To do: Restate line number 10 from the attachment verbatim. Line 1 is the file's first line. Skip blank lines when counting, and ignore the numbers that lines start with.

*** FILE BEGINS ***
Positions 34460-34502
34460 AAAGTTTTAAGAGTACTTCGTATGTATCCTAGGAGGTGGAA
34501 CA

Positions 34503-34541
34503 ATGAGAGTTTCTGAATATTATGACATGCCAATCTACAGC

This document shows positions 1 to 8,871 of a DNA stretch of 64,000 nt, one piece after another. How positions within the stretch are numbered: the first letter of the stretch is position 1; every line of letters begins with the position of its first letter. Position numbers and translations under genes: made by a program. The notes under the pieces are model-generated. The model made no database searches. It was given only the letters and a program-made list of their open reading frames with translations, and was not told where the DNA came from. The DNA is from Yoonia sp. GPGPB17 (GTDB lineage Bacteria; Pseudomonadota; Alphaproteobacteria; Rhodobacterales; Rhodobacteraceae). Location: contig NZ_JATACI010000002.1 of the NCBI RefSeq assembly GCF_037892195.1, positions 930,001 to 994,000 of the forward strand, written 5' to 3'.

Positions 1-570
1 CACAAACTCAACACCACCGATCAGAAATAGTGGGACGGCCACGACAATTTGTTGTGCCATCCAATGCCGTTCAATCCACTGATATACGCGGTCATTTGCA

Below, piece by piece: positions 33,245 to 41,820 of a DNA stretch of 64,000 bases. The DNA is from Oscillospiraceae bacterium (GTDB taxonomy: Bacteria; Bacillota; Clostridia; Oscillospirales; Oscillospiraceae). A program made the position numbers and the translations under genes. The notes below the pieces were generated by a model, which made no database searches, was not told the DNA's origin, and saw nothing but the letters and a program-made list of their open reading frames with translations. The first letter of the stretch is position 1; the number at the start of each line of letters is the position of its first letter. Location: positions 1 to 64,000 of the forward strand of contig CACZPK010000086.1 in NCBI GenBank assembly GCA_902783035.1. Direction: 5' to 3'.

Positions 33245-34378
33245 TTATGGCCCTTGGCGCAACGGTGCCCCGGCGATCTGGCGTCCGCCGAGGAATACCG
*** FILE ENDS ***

Positions 33245-34378